Author Topic: Question about Dopamine Release  (Read 694 times)

William

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Re: Question about Dopamine Release
« Reply #25 on: September 13, 2017, 09:35:04 AM »
I don't read you as addicted to gambling.  Maybe you are, maybe you are not, but I am not hearing you say gambling has caused a problem in your life.  Addiction is not a problem, until it causes a problem in your life.  That said, if you are concerned about it, put it away for 90 days.  Don't overthink it.  Overthinking it is one way all addictions talk us out of stopping.  Don't let the addiction talk you out of stopping it.  If you are concerned gambling is a problem for you, quit it for the hard 90.  After that, if you want to play with it again, it will be a choice, not an obsession, or a compulsion.  Own yourself.  Don't let anything else own you. 

DepressedAndOut

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Re: Question about Dopamine Release
« Reply #26 on: September 13, 2017, 10:01:47 AM »
You say addiction is not a problem until it causes a problem in your life. So far, there is no problem. (Apart from sometimes thinking about it too much and it being the only activity that I enjoyed, until recently where the feeling has waned off.)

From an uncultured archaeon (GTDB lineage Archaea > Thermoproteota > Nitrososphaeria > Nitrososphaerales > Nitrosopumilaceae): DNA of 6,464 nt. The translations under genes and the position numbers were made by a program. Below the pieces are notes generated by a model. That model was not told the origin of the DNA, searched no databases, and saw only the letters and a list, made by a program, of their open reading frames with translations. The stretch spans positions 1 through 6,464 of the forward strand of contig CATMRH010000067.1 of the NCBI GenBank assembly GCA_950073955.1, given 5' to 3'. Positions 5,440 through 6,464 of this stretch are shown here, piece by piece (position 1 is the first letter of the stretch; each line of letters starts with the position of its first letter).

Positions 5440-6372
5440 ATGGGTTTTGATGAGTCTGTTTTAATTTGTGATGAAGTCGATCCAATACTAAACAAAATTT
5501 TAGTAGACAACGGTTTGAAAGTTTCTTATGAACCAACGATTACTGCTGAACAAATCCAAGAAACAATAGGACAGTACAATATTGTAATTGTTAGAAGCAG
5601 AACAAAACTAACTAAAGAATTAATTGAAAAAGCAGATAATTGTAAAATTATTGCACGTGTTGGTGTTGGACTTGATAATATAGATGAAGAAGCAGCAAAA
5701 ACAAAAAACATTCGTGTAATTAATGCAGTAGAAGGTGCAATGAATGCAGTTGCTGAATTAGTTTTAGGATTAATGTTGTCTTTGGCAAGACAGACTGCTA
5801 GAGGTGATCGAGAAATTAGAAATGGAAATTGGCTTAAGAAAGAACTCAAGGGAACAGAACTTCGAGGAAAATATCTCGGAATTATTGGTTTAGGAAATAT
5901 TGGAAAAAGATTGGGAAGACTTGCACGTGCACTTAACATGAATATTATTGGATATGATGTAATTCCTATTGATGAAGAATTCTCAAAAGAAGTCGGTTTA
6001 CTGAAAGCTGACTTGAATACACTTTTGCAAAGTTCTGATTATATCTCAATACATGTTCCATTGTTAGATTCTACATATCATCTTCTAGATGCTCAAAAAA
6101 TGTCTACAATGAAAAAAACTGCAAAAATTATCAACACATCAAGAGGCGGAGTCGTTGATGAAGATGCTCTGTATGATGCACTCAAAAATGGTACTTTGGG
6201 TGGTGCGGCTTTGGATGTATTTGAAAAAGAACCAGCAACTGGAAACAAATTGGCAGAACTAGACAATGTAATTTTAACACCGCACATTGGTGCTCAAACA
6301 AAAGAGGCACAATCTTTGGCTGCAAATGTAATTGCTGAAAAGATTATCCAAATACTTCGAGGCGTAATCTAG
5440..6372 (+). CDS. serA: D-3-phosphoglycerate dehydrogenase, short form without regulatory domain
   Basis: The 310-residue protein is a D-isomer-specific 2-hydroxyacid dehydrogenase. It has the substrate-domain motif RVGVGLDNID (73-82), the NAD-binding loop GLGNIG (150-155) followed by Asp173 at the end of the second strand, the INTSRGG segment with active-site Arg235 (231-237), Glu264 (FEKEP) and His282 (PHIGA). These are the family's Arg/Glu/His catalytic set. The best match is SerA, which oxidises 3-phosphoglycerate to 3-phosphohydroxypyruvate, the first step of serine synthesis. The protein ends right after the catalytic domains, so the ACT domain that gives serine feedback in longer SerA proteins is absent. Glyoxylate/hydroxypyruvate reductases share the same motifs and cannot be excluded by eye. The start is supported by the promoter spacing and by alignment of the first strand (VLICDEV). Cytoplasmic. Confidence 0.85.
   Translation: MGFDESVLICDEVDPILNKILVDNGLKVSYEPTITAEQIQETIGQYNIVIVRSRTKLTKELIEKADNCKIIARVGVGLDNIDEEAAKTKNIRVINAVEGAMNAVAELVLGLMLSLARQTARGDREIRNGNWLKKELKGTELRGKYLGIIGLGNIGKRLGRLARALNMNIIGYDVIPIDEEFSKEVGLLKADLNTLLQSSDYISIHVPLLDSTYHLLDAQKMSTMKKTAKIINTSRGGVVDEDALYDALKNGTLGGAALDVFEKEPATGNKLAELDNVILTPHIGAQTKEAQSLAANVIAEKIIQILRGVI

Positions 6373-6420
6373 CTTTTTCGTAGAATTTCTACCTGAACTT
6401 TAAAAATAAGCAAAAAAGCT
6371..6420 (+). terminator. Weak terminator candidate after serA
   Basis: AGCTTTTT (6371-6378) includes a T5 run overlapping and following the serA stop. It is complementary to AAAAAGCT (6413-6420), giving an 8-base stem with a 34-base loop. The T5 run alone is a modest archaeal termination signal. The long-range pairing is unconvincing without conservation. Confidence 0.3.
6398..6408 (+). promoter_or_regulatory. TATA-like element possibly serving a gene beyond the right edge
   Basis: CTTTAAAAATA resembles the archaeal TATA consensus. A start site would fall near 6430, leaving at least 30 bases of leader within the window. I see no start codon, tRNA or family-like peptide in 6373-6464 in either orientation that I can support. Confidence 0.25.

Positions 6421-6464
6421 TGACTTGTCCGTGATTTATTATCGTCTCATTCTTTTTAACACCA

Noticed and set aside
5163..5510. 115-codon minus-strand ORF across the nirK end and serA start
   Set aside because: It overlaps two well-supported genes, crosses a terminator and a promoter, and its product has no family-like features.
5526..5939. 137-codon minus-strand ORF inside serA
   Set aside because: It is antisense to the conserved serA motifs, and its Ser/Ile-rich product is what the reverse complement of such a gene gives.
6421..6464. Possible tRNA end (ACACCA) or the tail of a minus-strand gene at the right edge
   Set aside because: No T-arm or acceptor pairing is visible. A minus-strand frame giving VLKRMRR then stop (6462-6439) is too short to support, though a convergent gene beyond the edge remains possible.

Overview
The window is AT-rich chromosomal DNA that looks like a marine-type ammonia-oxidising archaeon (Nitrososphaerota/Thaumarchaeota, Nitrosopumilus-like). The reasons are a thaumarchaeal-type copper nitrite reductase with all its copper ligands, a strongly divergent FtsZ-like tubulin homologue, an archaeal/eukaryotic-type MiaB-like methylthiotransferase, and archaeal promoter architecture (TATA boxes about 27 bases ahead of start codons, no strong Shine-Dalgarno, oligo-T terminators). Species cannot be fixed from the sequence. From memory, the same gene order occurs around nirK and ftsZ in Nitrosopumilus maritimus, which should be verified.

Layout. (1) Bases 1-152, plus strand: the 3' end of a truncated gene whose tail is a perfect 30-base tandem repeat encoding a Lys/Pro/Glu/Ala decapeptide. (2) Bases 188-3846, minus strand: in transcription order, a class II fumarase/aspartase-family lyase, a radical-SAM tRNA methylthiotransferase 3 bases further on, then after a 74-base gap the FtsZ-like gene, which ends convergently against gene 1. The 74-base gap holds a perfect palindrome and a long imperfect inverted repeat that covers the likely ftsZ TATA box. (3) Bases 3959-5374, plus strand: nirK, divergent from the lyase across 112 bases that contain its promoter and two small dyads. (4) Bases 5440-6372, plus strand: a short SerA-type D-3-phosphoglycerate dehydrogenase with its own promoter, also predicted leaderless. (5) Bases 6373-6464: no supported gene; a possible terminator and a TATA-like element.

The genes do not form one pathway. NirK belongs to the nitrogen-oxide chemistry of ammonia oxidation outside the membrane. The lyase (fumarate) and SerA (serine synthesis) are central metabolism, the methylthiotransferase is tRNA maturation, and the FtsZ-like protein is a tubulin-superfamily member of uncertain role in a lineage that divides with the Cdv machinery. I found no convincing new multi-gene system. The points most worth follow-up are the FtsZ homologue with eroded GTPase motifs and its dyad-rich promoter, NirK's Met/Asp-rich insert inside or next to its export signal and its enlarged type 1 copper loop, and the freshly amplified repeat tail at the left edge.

However, what I'm trying to address here is the effect of gambling on my brain , not on my life.

I keep thinking that every time I'm engaged in a gambling activity, wheather this is placing bets or browsing forums reading about it, my brain is taking a dopamine hit. And if so, how detrimental is this hit on my recovery??

I don't believe I enjoy gambling anywhere near when I enjoyed PMO. So I suppose that's good.

chpcbr

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Re: Question about Dopamine Release
« Reply #27 on: September 13, 2017, 10:18:47 AM »
Yes, but the reason I raised the gambling issue it's because another 'addiction' should not be present during your reboot.

Plus, dopamine is dopamine, no?
[..]

I don't think it's that simple. Dopamine isn't just dopamine. Several legal and illegal drugs affect dopamine systems, but their effects are widely different. I think it's fair to say that porn and masturbation provide a degree of superstimulation and satisfaction in the sexual sphere, which gambling or cocaine clearly won't provide. I am unable to explain to you how this works in terms of psychology and/or neuroscience and frankly I would suggest you don't focus on this too much yourself. A lot of the dopamine talk you can find in the community falls somewhere between conjecture, broscience and... bullshit. This said, addictions in general do make you lose interest in otherwise enjoyable activities, in favor of the one you're addicted to. In addition to that, PMO addiction seems to specifically impact your sexuality. So even if your long-term goal is to kick all habits/addictions (or a perfectly healthy dopamine dynamic in your brain, if you prefer), it still makes sense to focus on a PMO reboot both because it's a start and because of the specific benefits in the sexual sphere.

Gary Wilson

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Re: Question about Dopamine Release
« Reply #28 on: September 13, 2017, 10:35:59 AM »
Quote
Yes, but the reason I raised the gambling issue it's because another 'addiction' should not be present during your reboot.